In order to further understand the steampunk culture more than just an outsider looking at it with my own views. So, in order to get any sort of idea of what it is actually like within the subculture, I decided to look up an old interview between an interviewer from a website site (known as tech-crunch.com), with a steampunk craftsmen from Japan.
The crafter’s name was Haruo Suekichi, a man who specialises in hand-crafted, steampunk style timepieces all the way in Tokyo. Suekichi makes all sorts of watches and nifty wrist devices using various rustic and authentic designs to put them into the steampunk era style.
(Examples of Suekichi’s works)
The interview between them went as such:
(Interviewer) Your watches have an antique, yet very futuristic form and design. Where do they come from? What inspires you?
(Suekichi) – When I make watches, it doesn’t usually start with design but with “fun”: fun gimmicks, fun looking, unique way of wearing them. They need to be fun, because they are more gadgets than watches to me. So the inspiration comes from everything that I find fun or interesting. My latest watch is based on my latest experience of watching the birth of cicada nymphs.
So there are no Japanese anime or historic events that influenced your Steampunk style?
– I had actually never known the word Steampunk before some magazine introduced my work as one. Now I know that brass and leather are significant materials for Steampunk, but I started using them because they are easy to use. Brass is the best material to make these watches, easy to melt, bent and make shapes. As a child, I liked this sci-fi comic book called Galaxy Express 999 by Reiji Matsumoto, and I’d say it must have some influence on my work, but I don’t know how or where. Other than that, I never watched any sci-fi anime. I never was into making those plastic models of ships and stuff either.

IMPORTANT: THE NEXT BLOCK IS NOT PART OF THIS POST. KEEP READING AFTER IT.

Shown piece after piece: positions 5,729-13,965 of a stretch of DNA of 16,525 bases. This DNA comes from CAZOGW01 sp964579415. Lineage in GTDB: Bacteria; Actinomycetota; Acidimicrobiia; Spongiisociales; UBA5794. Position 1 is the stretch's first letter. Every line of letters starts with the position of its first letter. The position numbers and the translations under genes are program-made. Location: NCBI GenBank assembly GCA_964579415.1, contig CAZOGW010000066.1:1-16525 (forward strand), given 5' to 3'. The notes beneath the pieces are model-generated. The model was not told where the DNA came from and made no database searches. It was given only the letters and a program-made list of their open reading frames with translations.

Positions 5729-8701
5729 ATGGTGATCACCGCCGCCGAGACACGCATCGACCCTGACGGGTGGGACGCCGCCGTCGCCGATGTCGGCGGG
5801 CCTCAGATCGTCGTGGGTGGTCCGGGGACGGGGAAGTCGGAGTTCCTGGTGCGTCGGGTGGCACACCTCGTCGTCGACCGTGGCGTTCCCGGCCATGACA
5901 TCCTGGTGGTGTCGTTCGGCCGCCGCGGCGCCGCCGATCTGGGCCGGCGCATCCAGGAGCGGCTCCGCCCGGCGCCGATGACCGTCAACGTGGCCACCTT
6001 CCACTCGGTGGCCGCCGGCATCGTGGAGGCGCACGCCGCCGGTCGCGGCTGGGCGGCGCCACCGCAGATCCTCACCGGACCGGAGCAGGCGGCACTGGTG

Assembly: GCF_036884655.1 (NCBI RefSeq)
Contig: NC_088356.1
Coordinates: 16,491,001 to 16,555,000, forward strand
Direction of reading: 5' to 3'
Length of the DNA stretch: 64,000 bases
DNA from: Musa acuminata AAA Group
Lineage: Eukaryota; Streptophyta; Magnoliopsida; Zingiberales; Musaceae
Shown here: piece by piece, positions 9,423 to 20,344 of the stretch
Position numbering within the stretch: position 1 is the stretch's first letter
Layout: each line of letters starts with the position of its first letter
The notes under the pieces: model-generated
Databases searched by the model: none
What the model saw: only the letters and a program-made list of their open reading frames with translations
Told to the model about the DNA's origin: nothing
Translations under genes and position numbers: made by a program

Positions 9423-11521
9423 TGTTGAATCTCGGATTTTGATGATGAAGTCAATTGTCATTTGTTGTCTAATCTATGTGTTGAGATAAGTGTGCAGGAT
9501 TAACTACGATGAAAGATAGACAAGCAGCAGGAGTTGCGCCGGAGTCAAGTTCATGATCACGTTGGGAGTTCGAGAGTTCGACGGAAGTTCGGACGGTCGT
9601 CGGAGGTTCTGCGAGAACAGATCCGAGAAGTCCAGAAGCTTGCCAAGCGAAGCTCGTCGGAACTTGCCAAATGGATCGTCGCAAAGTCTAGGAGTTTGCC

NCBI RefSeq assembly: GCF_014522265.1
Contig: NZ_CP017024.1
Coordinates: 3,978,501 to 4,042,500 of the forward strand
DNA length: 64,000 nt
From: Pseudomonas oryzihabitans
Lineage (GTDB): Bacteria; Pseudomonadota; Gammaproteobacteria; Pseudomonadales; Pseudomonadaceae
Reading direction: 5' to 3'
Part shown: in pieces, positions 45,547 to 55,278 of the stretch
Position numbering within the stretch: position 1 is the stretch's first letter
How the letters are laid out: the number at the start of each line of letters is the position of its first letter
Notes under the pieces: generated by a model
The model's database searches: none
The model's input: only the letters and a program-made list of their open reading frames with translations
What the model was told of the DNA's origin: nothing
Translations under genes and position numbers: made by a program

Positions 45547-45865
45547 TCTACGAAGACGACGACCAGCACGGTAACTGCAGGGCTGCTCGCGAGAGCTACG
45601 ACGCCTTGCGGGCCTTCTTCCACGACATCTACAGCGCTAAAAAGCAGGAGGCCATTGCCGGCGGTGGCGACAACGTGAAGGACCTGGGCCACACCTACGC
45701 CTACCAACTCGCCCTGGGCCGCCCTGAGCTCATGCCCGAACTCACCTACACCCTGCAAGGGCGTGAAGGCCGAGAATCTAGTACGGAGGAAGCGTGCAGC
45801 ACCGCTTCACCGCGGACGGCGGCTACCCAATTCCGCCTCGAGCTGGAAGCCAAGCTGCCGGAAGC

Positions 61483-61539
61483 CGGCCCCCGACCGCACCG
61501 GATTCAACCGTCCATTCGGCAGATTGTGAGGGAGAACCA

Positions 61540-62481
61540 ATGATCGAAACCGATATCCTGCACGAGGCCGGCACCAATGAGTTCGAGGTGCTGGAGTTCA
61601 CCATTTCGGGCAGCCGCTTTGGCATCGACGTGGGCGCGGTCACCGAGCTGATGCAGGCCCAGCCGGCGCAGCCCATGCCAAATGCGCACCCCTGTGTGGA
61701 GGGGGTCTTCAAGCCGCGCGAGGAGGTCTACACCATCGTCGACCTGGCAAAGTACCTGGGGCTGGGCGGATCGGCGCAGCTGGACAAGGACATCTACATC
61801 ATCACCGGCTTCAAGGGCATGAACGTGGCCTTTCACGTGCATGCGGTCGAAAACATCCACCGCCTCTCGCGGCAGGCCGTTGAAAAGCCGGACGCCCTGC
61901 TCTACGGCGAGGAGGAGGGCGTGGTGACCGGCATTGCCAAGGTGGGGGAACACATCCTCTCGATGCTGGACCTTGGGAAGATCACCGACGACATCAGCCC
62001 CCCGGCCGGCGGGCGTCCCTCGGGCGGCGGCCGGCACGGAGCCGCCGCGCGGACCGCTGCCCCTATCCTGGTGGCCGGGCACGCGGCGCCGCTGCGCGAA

Do you make everything from scratch?
– Everything but the movement. That’s the only thing I actually buy. Everything else I make from scratch. Heat the brass with my blowtorch, bent it, make shapes into all the parts from the frames to dial faces. The hardest part is carving the numbers on dial faces. I have my handmade protractor table. I put a plate on it and carve numbers, so that they are accurate. It takes a lot of time and concentration.
Why do you make watches? And for whom?
What are your plans with these watches?
– The plan is to not have a plan. I’m a pretty impulsive person and when I make a a watch, I need to want to make that watch, you know. I’ve been this way for like 15 years and look how far I have come? So why should I change now?
Will you ever sell them overseas?
– I would love to, if you tell me how to do it. (laugh)
If you could live in any era, which one would it be?
Probably the 1960s, in Japan. I would love to have experienced the Japanese “post-war economic miracle.” Just the idea of growing and changing so much in such short time is exciting. It must have been a lot of energy in creative world too, varieties of opportunities and inspiration… I’d love to be there and just create whatever comes to my mind!
Having seen this interview with an actual member of the culture has actually supported my views on the subculture more than I originally thought, as I believed that members were more interested in the concept of the style rather than the DIY area creativity, however, I found that this was actually the opposite of what it really is like for them.
I found from what Suekichi said during his interview that he was more interested in the almost endless creativity of the style more than its actual concept and that he loves to make his steampunk inventions before even designing them just to see how fun they look in the end, and constantly says that he creates them in creative ways to make each one fun look at.
Source and information credit: